“Devon!” Dr. Embry exclaimed. “I’m so glad you made it! Did you work last night?”

“Got about four hours of sleep between the end of my shift and when I needed to leave to get here,” the man replied with a yawn. “I’m here, though.”

“Excellent! Go lay on the couch, try to rest. We’re only waiting for one more person.”

Five minutes later, the doctor was talking about the contents of the book Christopher was reading with his oldest patient, glancing up on occasion to check on Zacharias. As far as he knew, nobody had seen him. As he was considering whether or not to coax the large man out to socialize, more footsteps rang out.

Zacharias man announced himself loudly to the skinny male that walked in, and the rest of the patients looked over, surprised to see him and wondering how long he’d been there.

“Josh! You made it here!” the dark man stuttered, dashing out of his corner to his best friend and bouncing in place in excitement.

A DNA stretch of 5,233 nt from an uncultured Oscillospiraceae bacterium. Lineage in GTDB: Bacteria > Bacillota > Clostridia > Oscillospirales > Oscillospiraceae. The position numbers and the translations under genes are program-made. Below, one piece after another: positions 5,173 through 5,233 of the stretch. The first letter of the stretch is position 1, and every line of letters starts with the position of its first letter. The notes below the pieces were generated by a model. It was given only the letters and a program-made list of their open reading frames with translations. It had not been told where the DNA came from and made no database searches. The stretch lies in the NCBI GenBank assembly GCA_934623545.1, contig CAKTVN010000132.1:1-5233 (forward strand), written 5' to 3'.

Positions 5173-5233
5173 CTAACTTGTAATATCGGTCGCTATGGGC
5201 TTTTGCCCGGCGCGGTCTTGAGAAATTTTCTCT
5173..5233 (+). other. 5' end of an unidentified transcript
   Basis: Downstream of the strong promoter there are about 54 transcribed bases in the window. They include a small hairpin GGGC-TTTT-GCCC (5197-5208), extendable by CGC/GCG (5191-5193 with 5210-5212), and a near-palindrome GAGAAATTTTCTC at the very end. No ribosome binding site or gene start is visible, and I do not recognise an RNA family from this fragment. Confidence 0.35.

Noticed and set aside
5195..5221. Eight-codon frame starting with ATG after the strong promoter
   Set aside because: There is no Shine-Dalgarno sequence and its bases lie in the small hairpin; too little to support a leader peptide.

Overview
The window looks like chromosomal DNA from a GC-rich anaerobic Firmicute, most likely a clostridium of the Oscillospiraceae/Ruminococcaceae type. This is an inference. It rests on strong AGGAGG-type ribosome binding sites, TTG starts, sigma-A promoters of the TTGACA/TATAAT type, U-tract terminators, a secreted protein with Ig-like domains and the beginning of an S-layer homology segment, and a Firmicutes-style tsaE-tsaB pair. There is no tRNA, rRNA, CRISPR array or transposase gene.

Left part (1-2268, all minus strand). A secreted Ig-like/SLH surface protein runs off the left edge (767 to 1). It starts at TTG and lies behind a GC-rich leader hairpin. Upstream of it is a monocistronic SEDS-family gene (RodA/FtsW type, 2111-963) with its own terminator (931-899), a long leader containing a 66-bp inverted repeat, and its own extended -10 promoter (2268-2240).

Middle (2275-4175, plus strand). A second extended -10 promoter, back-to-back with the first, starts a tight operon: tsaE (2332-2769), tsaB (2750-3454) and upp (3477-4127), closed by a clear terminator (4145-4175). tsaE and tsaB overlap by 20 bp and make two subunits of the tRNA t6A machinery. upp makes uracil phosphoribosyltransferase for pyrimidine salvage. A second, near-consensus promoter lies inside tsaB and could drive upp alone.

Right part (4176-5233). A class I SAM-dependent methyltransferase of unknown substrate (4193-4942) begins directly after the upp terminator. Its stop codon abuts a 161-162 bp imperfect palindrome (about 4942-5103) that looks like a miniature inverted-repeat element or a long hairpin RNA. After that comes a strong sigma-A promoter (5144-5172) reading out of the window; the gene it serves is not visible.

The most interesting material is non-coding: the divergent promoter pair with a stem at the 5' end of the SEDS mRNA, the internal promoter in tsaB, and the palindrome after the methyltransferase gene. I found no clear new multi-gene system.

Joshua smiled, patting the taller man’s arm. “Yeah, Zach, I made it. Had to finish my shift at the restaurant then ran home to change. I see you made it all right. Take the bus?”

Zacharias nodded emphatically, struggling to produce the words he needed that would convey his jumbled mess of thoughts.

“Seventy-two had a tire lateness-thing but three-seventeen came and took us off to Poppin’s, where God cried, but I didn’t dry too slow, and…and…”

The man faltered when he realized that everybody else was staring at him. His dark face darkened further in embarrassment, and he looked away, anger etching into his sharp features.

The new arrival glared at everybody else as he spoke carefully. “So, your bus was late because of a flat tire, so another was scheduled to come and pick you up?”

“Yeah,” Zacharias muttered, glancing over at his friend. Dr. Embry observed the group, reaching for his clipboard.

“The bus dropped you off Popinjay Park, where you got rained on, but not too badly?”

“I’m dry now. Short walk here and the red man made me sign something. I couldn’t…you know.” Zacharias gestured in front of him in a vague manner, but Joshua understood.

“Red man?” Alexander asked.

“That would be Reggie, wouldn’t it?” Lyle asked, his tone absent.